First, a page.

Conclusion
Vision-threatening knowledge gaps and misinformation about eyes and eye care among Canadian respondents highlight the need for accessible, targeted public education.

Stapleton,F., Bakkar,M., Carnt,N., Chalmers,R., Kumar Vijay,A., Marasini,S., Ng,A. Y., Tam,J., Wagner,H., Woods,C., Wolffsohn,J. S. CLEAR - Contact lens complications Contact Lens Anterior Eye 2021;44(2):330-367 [ Show Abstract ]

Contact lens-related complications are common, affecting around one third of wearers, although most are mild and easily managed. Contact lenses have well-defined anatomical and physiological effects on the ocular surface and can result in other consequences due to the presence of a biologically active material. A contact lens interacts with the tear film, ocular surface, skin, endogenous and environmental microorganisms, components of care solutions and other antigens which may result in disease specific to contact lens wear, such as metabolic or hypersensitivity disorders. Contact lens wear may also modify the epidemiology or pathophysiology of recognised conditions, such as papillary conjunctivitis or microbial keratitis. Wearers may also present with intercurrent disease, meaning concomitant or pre-existing conditions unrelated to contact lens wear, such as allergic eye disease or blepharitis, which may complicate the diagnosis and management of contact lens-related disease.

Complications can be grouped into corneal infection (microbial keratitis), corneal inflammation (sterile keratitis), metabolic conditions (epithelial: microcysts, vacuoles, bullae, tight lens syndrome, epithelial oedema; stromal: superficial and deep neovascularisation, stromal oedema [striae/folds], endothelial: blebs, polymegethism/ pleomorphism), mechanical (corneal abrasion, corneal erosion, lens binding, warpage/refractive error changes; superior epithelial arcuate lesion, mucin balls, conjunctival epithelial flaps, ptosis, discomfort), toxic and allergic disorders (papillary conjunctivitis, solution-induced corneal staining, incomplete neutralisation of peroxide, Limbal Stem Cell Deficiency), tear resurfacing disorders/dry eye (contact lens-induced dry eye, Meibomian gland dysfunction, lid wiper epitheliopathy, lid parallel conjunctival folds, inferior closure stain, 3 and 9 o'clock stain, dellen, dimple veil) or contact lens discomfort. This report summarises the best available evidence for the classification, epidemiology, pathophysiology, management and prevention of contact lens-related complications in addition to presenting strategies for optimising contact lens wear.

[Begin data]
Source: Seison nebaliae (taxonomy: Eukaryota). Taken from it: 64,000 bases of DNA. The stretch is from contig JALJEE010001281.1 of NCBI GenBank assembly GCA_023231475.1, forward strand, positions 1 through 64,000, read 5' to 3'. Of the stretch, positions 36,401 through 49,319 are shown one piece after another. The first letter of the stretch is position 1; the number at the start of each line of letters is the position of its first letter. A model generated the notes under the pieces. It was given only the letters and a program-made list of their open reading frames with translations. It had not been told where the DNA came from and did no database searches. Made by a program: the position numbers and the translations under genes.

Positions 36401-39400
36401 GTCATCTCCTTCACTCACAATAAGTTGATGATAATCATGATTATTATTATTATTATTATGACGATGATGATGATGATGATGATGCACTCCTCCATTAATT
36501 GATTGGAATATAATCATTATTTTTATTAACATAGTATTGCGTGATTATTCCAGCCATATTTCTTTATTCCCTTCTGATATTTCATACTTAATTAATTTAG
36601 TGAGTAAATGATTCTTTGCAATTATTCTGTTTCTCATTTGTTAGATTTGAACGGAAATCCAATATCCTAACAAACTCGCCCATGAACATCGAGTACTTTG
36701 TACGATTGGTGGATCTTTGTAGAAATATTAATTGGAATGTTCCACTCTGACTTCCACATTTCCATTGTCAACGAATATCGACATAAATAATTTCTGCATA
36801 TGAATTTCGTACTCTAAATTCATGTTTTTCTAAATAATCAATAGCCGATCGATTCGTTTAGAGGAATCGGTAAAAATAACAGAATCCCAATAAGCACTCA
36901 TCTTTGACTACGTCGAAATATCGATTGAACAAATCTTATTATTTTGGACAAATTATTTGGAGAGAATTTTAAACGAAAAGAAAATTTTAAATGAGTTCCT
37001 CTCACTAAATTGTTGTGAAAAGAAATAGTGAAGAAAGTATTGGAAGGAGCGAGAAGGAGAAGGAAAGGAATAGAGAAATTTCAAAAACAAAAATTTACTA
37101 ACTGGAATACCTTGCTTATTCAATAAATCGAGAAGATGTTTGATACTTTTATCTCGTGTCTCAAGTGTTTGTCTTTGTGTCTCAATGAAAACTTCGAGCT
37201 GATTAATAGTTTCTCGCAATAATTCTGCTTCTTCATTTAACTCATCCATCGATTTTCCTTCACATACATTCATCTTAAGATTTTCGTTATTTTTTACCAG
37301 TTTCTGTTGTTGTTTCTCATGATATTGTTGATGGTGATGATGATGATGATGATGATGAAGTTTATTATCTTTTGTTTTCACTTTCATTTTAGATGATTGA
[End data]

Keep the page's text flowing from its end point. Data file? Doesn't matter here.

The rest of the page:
Thite,N., Desiato,A., Shinde,L., Wolffsohn,J. S., Naroo,S. A., Santodomingo-Rubido,J., Cho,P., Jones,D., Villar-Collar,C., Carillo,G., Chan,O., Wang,H., Iomdina,E., Tattura,E., Proskurina,O., Shing Fan,C., Zeri,F., Bakkar,M. M., Barodawala,F., Dabral,N., Lafosse,E., Lee,C., Nichols,J. J., Chan,J., Park,K., Nair,V., van der Worp,E., Vankudre,G., Maseedupalli,V., Bhattarai,Y., Nagzarkar,D., Brauer,P., Gil-Cazorla,R. Opportunities and threats to contact lens practice: A global survey perspective Contact Lens Anterior Eye 2021;44(6):101496 [ Show Abstract ]